Article

Innovate Keeping the Farmer at the Centre: Sowmya Kidambi’s Message to Agritech Entrepreneurs

September 2021

The Cisco Agri Challenge was conceptualised with the vision of triggering innovations that can visibly and significantly change the lives of the small and marginalised farmers for the better- a vision that has guided decision making at every stage of the challenge. As the teams gear up for the end of the Semi-Finalist Phase, the program team invited Sowmya Kidambi, Director, Society for Social Audit, Accountability and Transparency, Government of Telangana, to place emphasis on the power and responsibility of social enterprises to design technology and innovation keeping the farmer at the centre. In her hour-long interaction, Sowmya dug deep into her years of experience of working with and for farmers to share some of her biggest learnings.

Sowmya shared that an imagery that never ceases to tug at her heartstrings is that a farmer who is a landowner and ensures that we have food on our plate is forced to become a labourer during the non-agricultural season simply because of the fact that the number of hours spent labouring in the field doesn’t translate into an income that can guarantee food on the plate for the family. Additionally, while farmers' voices usually go unheard, even when we do hear their voices, they are the voices of the large farmholders and the small and marginalised farmer is almost always invisible. Therefore, "we as a nation owe it to them to ensure they get a better deal," she said.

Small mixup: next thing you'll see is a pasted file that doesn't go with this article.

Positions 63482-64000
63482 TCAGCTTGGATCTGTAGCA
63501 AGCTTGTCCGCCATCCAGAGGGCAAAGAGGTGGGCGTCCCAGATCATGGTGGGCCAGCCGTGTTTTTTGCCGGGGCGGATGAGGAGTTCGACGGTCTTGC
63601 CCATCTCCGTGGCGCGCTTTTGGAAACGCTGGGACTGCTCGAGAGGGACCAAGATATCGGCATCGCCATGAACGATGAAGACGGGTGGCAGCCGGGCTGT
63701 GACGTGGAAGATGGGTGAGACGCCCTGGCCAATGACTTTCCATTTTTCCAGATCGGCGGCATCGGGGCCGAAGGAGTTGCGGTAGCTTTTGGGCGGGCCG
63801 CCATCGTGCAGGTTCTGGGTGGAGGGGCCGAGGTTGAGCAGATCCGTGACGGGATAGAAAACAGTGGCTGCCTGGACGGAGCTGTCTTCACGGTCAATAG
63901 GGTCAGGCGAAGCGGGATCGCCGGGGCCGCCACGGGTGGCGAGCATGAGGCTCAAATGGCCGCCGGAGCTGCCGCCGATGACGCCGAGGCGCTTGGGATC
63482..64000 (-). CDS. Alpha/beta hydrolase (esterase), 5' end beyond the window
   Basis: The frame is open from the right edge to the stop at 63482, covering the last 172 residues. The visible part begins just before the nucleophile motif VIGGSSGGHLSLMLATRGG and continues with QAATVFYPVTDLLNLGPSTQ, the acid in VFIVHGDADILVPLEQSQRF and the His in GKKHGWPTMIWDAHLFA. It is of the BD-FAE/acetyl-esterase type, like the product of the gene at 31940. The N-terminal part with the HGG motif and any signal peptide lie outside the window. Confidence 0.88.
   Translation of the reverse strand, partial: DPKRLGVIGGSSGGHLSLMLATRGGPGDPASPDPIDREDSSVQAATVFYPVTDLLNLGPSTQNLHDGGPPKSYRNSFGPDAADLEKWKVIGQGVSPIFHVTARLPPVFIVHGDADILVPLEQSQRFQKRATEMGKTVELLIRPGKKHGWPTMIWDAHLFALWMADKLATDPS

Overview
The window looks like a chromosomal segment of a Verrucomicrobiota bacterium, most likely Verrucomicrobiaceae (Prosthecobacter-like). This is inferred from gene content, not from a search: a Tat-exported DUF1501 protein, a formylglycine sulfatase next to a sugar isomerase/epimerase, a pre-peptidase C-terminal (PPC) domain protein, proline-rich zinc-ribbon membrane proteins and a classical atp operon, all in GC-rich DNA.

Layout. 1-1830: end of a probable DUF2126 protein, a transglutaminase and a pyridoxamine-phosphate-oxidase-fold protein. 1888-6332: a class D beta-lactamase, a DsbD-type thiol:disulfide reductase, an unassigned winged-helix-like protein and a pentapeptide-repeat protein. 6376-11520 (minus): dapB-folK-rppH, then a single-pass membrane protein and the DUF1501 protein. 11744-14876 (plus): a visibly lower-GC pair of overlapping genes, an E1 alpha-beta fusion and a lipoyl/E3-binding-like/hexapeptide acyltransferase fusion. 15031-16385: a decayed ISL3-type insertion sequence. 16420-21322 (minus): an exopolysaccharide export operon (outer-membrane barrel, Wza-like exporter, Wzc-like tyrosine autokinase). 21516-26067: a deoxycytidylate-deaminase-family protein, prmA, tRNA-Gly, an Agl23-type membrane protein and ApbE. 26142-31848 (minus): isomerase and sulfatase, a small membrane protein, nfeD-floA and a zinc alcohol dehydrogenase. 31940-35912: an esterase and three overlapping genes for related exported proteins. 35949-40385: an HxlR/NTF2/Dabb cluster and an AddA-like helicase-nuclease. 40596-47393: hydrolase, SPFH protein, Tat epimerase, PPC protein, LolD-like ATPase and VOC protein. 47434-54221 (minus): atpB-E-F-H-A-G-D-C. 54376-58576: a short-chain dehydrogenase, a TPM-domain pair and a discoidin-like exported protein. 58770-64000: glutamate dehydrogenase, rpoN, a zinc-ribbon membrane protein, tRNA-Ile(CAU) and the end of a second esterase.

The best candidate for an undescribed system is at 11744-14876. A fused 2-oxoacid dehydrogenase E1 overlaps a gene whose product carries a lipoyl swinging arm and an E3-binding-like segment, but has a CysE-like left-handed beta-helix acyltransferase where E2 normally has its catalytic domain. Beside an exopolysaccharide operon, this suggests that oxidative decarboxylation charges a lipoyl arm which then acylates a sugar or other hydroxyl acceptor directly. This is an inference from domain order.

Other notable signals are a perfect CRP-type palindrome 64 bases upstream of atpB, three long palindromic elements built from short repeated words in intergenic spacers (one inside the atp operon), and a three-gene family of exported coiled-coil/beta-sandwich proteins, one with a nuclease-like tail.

And for social enterprises working towards ensuring that the farmer gets a better deal, she believes that it is important to treat the farmer as not just a consumer but also a patner- a partner who supports and plays an important role in influencing what goes into the product. This becomes especially important for organisations once they grow big, according to Sowmya. In closing, while wishing the teams all the success, she urged the teams to plough back into the agriculture ecosystem as they grow and make it big. After all, in her own words, 'an equitable society does not just take but also gives back.'